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Illinois Needs A Trained Workforce, Money To Update Crumbling Water Infrastructure

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Several Illinois environmental and labor groups say the state needs more workers to upgrade its aging water and sewer systems. Money to prepare these workers could come from an infrastructure plan.

 

Several Illinois environmental and labor groups say the state needs more workers to upgrade its aging water and sewer systems. Money to prepare these workers could come from an infrastructure plan.

Advocates want to create the Clean Water Workforce Pipeline Program to train more people to replace lead pipes and run wastewater facilities. 

State Sen. Ram Villivalam, a Democrat from Chicago, said funding both would help create jobs in overlooked communities -- especially in those that have been most impacted by crumbling infrastructure, including low-income and black and brown neighborhoods.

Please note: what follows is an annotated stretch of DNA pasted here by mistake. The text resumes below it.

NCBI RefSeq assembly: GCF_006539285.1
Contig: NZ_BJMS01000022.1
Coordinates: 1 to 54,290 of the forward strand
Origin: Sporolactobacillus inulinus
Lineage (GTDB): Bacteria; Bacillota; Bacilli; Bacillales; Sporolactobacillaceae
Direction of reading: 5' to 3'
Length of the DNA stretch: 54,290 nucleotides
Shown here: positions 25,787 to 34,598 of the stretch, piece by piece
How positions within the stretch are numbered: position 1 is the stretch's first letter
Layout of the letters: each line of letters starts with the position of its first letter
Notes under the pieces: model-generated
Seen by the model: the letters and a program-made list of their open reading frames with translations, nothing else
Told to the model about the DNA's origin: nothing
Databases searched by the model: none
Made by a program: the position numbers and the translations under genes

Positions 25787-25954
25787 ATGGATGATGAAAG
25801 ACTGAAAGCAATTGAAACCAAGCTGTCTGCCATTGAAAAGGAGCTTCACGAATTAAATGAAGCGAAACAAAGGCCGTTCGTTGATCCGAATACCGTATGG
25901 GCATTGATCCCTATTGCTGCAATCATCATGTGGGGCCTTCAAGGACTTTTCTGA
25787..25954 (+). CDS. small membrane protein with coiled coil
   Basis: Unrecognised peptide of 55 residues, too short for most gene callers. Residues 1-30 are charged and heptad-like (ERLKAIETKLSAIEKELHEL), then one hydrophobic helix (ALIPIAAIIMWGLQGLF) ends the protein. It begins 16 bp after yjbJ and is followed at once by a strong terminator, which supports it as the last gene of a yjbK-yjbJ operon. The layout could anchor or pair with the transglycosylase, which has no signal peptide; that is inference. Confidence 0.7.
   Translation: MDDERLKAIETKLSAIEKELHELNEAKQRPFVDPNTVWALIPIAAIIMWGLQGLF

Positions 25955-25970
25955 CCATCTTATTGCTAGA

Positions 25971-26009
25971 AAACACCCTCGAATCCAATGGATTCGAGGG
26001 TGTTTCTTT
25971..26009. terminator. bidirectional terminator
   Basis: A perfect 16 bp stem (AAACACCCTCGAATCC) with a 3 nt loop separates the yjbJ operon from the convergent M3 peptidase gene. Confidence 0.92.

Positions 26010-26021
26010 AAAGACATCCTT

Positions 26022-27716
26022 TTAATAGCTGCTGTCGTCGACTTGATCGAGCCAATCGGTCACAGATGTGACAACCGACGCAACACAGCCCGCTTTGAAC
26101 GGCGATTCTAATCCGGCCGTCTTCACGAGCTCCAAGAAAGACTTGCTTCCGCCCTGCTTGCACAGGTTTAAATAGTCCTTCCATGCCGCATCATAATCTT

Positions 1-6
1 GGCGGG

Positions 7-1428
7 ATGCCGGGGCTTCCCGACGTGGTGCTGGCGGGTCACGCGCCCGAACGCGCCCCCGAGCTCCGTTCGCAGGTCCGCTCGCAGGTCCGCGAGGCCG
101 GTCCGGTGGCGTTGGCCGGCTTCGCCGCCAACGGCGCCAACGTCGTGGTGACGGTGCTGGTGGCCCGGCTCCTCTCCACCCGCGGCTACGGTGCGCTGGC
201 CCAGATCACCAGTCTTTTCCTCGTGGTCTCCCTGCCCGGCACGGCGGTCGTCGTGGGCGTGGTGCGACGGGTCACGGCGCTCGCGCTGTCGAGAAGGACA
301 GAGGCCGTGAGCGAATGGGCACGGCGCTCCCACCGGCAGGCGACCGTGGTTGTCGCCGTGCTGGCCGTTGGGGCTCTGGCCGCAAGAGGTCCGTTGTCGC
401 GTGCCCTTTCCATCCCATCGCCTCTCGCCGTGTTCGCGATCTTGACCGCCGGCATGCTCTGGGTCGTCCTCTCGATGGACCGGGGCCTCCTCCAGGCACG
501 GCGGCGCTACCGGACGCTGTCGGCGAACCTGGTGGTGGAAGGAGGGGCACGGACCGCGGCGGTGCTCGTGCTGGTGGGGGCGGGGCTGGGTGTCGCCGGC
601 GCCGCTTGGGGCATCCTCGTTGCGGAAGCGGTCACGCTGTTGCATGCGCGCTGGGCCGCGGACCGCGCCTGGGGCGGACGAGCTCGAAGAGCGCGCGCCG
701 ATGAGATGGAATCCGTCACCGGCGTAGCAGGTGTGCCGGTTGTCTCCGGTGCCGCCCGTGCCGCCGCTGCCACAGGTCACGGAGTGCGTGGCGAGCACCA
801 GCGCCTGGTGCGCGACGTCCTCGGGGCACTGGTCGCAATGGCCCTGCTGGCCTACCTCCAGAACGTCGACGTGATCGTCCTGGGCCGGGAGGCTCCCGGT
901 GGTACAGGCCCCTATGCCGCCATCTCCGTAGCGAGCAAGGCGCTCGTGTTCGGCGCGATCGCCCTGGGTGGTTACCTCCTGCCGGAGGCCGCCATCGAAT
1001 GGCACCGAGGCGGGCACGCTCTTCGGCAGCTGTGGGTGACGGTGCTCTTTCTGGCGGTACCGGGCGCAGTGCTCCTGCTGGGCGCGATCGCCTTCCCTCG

“This is a win-win for every tax payer in the state of Illinois,” he said. “It’s hard to name two more important issues than creating jobs and making sure we have safe water for our residents.”

Jack Darin – director of the Sierra Club Illinois Chapter said water infrastructure will need a minimum investment of $1 billion to deal with pressing issues like lead contamination.

“Yes, we need good roads, good transit, but making sure that we each have access to safe and healthy water is a fundamental duty of the state of Illinois,” he said. Darin said more money would be needed down the road.

Villivalam and other lawmakers are looking to tap into money from Illinois’ upcoming infrastructure plan which still being negotiated. But the request will join a long list of crumbling roads, railways and bridges that also need attention. 

In 2018, the state's water infrastructure received a C- grade for wastewater and drinking water infrastructure from the American Society of Civil Engineering. 

Daisy reported on statehouse issues for our Illinois Issues project. She's a Public Affairs Reporting program graduate from the University of Illinois Springfield. She also graduated from the Illinois Institute of Technology, and has an associates degrees from Truman College. Daisy is from Chicago where she attended Lane Tech High School.
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